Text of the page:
Homily for 10 April 2022 by Fr. Gerard Jonas
Christ’s Passion is Compassion
Isaiah 50:4-7; Psalm 21; Philippians 2:6-11; Luke 22:14-23:56
Today is Passion Sunday, the beginning of the Holy Week, the culmination of our Lenten Journey to Easter.
We reflect on the Passion of Christ that leads Him to the cross. We begin with His triumphant entry to Jerusalem as a messianic king- humble, peaceful, and with a servant’s attitude as the Prophet Isaiah tells. We end at the Cross, the throne from which Jesus the Christ reigns by loving and mercifully forgiving. Luke’s Gospel can indeed be summarized by saying that it reveals the love of Jesus through His all-encompassing mercy and forgiveness. The Lord’s passion is His saving compassion.
We processed into the church with palms as we accompany Jesus towards the end of His salvific journey. But now we realize that it is He who actually accompanies us through our life’s journey. We go through life in which suffering may be inevitable. We suffer in prejudice and violence, in labor to make a living, in sickness and poverty, in silent fears and anxieties, and especially in our sinfulness. We pray that Jesus may save us from all our struggles in life. But no, Christ saves not from but in our sufferings. He accompanies us through all our struggles. In His love and compassionate mercy as the Good Shepherd, He shows us the way through all these sufferings.
The passion of Christ as part of the Paschal Mystery saves. Note how:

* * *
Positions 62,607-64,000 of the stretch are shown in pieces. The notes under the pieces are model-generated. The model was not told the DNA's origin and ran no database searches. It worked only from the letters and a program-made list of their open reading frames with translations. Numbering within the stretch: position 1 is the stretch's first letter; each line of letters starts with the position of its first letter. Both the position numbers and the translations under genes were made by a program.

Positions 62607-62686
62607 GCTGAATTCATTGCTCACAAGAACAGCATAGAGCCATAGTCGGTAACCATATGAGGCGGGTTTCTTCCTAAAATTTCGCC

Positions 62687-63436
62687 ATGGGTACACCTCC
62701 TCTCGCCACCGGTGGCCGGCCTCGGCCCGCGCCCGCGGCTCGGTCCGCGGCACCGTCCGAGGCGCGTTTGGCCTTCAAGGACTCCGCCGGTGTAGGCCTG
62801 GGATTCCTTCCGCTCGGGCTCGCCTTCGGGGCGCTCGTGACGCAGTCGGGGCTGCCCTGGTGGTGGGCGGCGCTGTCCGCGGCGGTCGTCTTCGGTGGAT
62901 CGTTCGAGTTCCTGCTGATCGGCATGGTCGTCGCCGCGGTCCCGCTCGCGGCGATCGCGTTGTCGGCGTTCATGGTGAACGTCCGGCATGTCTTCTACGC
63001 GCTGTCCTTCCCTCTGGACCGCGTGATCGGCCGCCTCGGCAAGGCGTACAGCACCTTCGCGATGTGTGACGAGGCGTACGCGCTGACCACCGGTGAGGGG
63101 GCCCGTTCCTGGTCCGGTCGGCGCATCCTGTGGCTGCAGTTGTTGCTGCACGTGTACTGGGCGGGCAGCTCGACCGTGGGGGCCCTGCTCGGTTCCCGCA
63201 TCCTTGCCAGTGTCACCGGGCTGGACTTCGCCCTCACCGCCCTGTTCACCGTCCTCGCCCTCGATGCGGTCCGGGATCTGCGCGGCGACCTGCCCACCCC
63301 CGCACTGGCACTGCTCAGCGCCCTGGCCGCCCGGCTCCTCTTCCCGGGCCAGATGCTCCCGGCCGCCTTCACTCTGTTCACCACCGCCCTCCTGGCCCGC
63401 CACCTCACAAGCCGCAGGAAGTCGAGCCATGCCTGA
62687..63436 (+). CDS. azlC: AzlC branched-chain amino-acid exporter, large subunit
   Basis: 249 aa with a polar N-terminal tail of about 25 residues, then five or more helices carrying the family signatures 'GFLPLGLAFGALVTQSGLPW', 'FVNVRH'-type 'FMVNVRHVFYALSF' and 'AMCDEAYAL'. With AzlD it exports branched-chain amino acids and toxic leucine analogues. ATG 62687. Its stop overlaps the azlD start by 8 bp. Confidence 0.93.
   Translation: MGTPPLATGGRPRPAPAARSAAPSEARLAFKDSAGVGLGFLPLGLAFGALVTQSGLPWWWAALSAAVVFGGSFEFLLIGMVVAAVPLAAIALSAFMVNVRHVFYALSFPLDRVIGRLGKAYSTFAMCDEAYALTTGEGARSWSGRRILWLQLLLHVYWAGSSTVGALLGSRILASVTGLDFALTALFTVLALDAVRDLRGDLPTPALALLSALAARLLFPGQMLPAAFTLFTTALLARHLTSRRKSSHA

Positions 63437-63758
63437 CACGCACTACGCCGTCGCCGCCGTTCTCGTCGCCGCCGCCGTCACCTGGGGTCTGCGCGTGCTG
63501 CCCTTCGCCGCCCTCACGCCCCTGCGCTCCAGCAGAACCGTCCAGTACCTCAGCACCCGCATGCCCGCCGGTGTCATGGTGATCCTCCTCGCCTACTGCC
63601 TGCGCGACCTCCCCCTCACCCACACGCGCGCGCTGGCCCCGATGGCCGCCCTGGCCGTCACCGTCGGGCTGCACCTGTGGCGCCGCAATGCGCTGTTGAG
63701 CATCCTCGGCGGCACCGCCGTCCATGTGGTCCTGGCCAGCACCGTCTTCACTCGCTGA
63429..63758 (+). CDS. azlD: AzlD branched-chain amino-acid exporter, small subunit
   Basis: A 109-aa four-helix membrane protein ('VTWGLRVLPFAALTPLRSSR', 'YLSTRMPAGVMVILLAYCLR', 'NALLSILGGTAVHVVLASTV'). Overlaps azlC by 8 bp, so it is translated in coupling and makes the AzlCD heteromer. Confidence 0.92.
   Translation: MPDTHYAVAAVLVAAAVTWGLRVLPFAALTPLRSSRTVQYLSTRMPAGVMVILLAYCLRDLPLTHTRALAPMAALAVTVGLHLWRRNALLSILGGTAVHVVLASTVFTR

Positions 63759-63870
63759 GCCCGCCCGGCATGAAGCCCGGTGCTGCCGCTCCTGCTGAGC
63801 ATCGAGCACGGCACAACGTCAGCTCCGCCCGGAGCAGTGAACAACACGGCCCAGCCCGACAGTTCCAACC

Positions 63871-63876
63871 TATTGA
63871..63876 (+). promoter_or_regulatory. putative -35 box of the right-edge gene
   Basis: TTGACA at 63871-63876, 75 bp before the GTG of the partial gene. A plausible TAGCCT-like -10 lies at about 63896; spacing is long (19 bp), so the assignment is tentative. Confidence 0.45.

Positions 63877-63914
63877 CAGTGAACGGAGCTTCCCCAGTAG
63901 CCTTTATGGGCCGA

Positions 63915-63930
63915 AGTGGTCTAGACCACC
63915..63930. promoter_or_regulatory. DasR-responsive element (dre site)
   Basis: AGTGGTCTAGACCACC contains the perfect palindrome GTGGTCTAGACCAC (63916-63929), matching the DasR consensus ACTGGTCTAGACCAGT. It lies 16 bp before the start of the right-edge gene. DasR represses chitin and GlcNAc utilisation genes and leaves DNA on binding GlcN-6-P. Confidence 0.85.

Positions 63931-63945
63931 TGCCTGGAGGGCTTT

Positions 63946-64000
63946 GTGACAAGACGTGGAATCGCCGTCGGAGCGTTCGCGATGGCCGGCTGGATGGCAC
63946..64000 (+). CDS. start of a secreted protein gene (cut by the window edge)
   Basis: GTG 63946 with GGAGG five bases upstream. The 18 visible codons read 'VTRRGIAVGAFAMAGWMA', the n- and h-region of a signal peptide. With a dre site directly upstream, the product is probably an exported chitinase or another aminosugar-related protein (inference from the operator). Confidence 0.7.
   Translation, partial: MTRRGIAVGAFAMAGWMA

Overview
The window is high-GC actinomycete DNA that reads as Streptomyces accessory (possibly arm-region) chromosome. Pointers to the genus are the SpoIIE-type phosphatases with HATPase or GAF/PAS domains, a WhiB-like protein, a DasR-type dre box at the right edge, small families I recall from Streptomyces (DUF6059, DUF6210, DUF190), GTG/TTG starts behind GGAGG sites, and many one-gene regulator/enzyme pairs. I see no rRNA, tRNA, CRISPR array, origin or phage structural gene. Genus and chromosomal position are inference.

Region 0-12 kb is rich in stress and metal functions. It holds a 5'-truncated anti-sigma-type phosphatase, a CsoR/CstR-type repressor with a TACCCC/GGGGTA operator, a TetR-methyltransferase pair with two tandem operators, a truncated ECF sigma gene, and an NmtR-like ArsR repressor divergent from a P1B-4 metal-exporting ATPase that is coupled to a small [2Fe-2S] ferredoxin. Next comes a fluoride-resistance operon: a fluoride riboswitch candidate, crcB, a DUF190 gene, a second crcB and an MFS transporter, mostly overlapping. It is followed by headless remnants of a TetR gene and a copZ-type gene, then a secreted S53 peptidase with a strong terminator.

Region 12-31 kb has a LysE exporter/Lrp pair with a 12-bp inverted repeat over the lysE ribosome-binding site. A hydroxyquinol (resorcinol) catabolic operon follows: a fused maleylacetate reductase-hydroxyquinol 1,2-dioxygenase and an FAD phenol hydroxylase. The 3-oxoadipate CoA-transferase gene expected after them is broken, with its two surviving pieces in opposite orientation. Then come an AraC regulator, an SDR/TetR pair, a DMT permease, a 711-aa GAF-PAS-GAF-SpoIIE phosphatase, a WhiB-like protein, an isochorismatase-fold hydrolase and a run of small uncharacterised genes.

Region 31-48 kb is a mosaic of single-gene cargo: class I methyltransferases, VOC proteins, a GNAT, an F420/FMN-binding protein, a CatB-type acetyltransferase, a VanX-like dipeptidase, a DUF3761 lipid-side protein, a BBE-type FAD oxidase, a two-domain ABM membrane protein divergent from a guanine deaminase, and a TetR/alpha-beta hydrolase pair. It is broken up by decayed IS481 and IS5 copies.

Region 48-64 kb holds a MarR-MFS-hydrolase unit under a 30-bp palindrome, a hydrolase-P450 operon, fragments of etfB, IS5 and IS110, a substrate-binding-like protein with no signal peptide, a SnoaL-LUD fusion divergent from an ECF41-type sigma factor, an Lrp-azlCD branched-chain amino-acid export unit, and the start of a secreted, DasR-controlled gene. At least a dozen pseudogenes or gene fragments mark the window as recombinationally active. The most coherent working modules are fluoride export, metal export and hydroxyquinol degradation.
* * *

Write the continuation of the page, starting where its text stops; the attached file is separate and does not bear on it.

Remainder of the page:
– Obedience saves. “Thy will be done.”
Christ’s obedience through his passion unto death merits our salvation. He prayed at Mount Olives, “Father, if you are willing, take this cup away from me; still, not my will but yours be done.” The cross now stands as the new tree of obedience on which hangs the Savior Jesus Christ. It is the reversal of the ancient tree from which the first of humanity, in disobedience, plucked the fruit that merited death for all of humanity.
– Prayer saves. “I have prayed that your own faith may not fail.”
Overwhelmed by fear, Peter denied Jesus but never despaired like Judas who betrayed Him. The Lord’s prayer sustained Peter. The criminal who was crucified along with Jesus recognized Him and also prayed, “Jesus, remember me when you come into your kingdom,” and was assured. “Amen, I say to you, today you will be with me in Paradise.”
– Forgiveness saves. “Father, forgive them, they know not what they do.”
Hanging on the Cross in excruciating pain. Yes, this adjective ‘excruciating,’ which means a high level of intensity, comes from the idea of the crucifixion itself. We can just imagine the intense anguish and physical pain of the nail wounds and of hanging from the nails themselves. But all through it, Jesus forgives. He even makes excuses, “They know not what they do.” His loving forgiveness does not condemn but saves.
– Love saves
By loving unto death on the cross, Jesus crystallized God’s love for humanity in his very person. The sole motive for his sacrificial death on the cross is the ineffable mystery of divine love. “For God so loved the world that he gave his only Son…”.
Yes, Christ’s Passion is Compassion
Jesus did not just watch humanity suffer. Jesus joined in our human suffering and turned it into a saving act. He endured the worst that humanity can do to one another.
Let us feel how the Lord accompanies us all through life and covers us with His prayers to sustain us in our faith, especially in challenging times, so we too, with Him, can cry out to God, “Father, into your hands I commend my spirit.” Not only to end the rigors of suffering but to begin anew our life in God. May we never become a cross to one another but instead, take it as our cross to lead each other to Christ who suffers for and with us for our salvation.
In solitude, let us continue to journey to Easter in these final days of the Sacred Season of Lent.